The Shirakami Sanchi mountain range borders two northern prefectures, Akita and Aomori, and encompasses Japan's largest virgin beech forest, one of Japan's first two UNESCO World Natural Heritage Sites. This hiker's paradise covers more than 130,000 hectares with an equally impressive array of peaks, lakes, trails, gorges and valleys.
Prime destinations for many travelers to the area include the Juniko lakes, Anmon Falls and Dairakyo Gorge. Any of these will thrill outdoor lovers, as will Aoike, a pond whose palette of blues changes with the weather and the season.
You can get close to the Shirakami Sanchi area via train and bus, but renting a car after that is the best option.
From Hirosaki Station in Aomori Prefecture, the Shirakami Sanchi Visitor Center is an hour away by the Konan bus bound for Tsugaru-Toge. From Akita, a train will get you to the same station in about the same time.
You can get to a few other specific destinations such as the Juniko lakes and Anmon Falls using public transportation. Once you arrive, however, getting around the area generally means hiking unless you have a car.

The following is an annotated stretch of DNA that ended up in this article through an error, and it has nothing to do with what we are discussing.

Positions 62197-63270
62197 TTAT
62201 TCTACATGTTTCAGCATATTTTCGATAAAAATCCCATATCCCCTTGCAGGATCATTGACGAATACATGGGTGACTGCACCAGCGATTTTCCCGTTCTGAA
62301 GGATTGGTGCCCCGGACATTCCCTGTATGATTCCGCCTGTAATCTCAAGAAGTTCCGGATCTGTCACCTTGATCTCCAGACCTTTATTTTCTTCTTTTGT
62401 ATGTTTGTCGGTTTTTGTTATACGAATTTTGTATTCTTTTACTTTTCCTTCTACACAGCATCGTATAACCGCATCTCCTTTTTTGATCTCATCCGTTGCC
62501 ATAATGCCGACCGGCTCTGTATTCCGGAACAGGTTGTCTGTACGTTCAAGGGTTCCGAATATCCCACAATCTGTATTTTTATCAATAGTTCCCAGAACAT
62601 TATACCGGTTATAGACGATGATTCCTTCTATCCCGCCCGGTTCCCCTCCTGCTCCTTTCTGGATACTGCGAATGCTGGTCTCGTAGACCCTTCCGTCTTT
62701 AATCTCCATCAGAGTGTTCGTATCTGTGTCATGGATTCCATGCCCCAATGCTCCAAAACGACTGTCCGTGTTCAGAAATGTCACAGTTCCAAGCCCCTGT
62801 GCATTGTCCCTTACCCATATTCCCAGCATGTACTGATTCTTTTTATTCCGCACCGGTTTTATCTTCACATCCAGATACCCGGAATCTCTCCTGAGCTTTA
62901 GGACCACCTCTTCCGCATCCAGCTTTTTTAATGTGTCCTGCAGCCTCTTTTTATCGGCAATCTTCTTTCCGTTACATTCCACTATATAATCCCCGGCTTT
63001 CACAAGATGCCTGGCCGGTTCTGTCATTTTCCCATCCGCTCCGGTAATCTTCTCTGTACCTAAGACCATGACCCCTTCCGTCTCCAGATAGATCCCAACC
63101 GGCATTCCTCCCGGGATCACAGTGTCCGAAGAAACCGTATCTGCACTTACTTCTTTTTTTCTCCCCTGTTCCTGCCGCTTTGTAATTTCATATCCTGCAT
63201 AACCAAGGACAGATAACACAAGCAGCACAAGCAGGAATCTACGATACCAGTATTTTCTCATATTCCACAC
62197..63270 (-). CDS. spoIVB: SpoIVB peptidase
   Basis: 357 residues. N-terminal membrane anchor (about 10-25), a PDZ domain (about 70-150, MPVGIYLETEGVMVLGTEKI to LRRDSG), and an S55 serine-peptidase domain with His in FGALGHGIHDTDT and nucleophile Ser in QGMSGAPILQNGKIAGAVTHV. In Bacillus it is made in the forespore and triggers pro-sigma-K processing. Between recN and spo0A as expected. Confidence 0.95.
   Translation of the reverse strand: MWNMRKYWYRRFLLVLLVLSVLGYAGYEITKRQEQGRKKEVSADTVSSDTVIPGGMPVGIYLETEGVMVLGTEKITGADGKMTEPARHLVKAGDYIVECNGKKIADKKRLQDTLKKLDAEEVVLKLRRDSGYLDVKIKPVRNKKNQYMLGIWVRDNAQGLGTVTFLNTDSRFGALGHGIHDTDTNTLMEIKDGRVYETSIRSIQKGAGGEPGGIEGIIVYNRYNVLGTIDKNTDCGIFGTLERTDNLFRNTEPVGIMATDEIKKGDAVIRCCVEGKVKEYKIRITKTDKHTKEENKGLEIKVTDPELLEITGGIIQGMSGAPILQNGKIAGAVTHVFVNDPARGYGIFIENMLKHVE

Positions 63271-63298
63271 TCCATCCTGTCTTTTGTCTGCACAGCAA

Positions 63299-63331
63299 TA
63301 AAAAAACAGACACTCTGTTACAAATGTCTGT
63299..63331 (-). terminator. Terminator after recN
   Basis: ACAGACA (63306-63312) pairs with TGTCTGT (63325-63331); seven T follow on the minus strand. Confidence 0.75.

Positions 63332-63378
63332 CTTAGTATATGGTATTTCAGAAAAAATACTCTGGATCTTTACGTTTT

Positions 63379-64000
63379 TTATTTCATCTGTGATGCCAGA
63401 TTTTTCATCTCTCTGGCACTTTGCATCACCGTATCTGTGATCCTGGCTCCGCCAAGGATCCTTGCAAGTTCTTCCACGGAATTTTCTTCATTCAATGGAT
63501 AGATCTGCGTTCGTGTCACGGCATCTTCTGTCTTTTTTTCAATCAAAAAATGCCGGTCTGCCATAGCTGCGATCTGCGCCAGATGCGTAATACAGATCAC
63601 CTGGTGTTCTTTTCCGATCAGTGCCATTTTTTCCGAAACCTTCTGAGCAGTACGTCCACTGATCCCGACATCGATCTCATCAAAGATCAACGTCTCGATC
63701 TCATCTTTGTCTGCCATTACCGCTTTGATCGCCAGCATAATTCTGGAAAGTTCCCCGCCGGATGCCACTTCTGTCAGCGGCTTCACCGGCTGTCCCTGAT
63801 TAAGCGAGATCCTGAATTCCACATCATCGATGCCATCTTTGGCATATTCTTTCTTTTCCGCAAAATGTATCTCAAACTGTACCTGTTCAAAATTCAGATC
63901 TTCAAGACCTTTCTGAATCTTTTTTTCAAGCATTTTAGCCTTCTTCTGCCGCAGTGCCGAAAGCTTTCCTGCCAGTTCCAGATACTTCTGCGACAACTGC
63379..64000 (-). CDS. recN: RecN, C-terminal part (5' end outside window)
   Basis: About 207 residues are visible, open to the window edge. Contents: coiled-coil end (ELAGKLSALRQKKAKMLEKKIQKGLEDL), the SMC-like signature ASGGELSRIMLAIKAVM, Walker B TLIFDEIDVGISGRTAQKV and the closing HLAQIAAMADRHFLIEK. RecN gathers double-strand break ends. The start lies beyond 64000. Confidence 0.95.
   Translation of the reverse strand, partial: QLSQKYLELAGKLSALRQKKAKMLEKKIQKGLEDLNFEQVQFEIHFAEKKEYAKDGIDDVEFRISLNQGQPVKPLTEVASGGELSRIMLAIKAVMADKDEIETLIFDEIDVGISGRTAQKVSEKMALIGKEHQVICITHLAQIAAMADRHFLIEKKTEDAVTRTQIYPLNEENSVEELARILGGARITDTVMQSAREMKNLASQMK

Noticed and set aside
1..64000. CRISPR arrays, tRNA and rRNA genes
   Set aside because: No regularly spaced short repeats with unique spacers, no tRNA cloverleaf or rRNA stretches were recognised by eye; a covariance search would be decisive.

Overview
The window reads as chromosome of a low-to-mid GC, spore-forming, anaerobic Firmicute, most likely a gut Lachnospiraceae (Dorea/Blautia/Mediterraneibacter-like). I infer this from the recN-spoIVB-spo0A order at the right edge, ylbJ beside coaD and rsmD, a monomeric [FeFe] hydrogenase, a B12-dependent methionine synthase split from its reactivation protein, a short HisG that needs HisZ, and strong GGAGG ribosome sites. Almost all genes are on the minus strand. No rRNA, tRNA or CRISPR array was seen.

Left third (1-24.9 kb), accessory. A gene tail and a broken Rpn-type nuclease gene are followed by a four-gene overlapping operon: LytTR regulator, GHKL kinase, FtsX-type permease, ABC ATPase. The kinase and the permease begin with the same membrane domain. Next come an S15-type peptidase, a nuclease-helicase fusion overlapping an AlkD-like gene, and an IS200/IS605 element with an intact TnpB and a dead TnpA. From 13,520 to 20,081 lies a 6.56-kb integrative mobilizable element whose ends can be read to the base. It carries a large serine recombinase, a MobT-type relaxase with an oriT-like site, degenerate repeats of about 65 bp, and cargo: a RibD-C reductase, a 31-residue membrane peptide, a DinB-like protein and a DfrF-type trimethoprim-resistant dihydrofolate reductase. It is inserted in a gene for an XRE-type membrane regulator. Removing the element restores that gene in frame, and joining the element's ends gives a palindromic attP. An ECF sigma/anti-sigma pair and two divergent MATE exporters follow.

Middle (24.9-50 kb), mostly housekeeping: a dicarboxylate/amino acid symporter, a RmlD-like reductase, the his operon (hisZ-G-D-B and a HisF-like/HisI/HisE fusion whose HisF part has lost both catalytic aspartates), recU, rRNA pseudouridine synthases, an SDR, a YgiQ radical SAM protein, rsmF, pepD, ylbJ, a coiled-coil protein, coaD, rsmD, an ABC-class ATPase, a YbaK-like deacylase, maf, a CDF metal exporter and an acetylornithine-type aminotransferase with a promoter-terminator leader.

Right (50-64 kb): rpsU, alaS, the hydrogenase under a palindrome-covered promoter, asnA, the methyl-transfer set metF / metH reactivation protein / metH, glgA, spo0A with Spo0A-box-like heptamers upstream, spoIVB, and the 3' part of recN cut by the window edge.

The Shirakami area extends as far as you can see, and all of it is pristine forest filled with beautiful lakes, clean trails, raised walkways and ponds. What you'll hear are birds, wild animals and the sound of water and wind. Other people tend to be few and far between, which is what traveling in the outback is all about.
Many of the old-growth virgin beech trees in Shirakami Sanchi are more than 200 years old. Compared to ancient trees in other parts of the world, that may seem young. However, the size of these trees, with their thick green trunks and knotty limbs, is majestic.
Some of the locations you should focus on in Shirakami Sanchi are the Juniko (Twelve Lakes), the three falls that comprise Anmon Falls, and Aoike Pond. There are actually more than 33 lakes in the Juniko area.
There's also is a site called Nihon Canyon that offers a miniature version of the Grand Canyon in the U.S. The washed-out rock formations are captivating, and you can see them up close. You should also try to take one of the small networks of walking trails to scenic Dairakyo Gorge, especially if you're there in the fall.
Other than a few mountain climber's paths, the parts of Shirakami Sanchi designated a World Natural Heritage Site are still mostly unexplored. The areas outside of this core are somewhat more accessible. But it is still mostly hiking trails. Put on your hiking shoes and explore.
You can learn about the Shirakami Sanchi area at the Shirakami Mountains Visitor Center and also the Shirakami World Heritage Center. While videos and most information is in Japanese, you'll also find materials in English.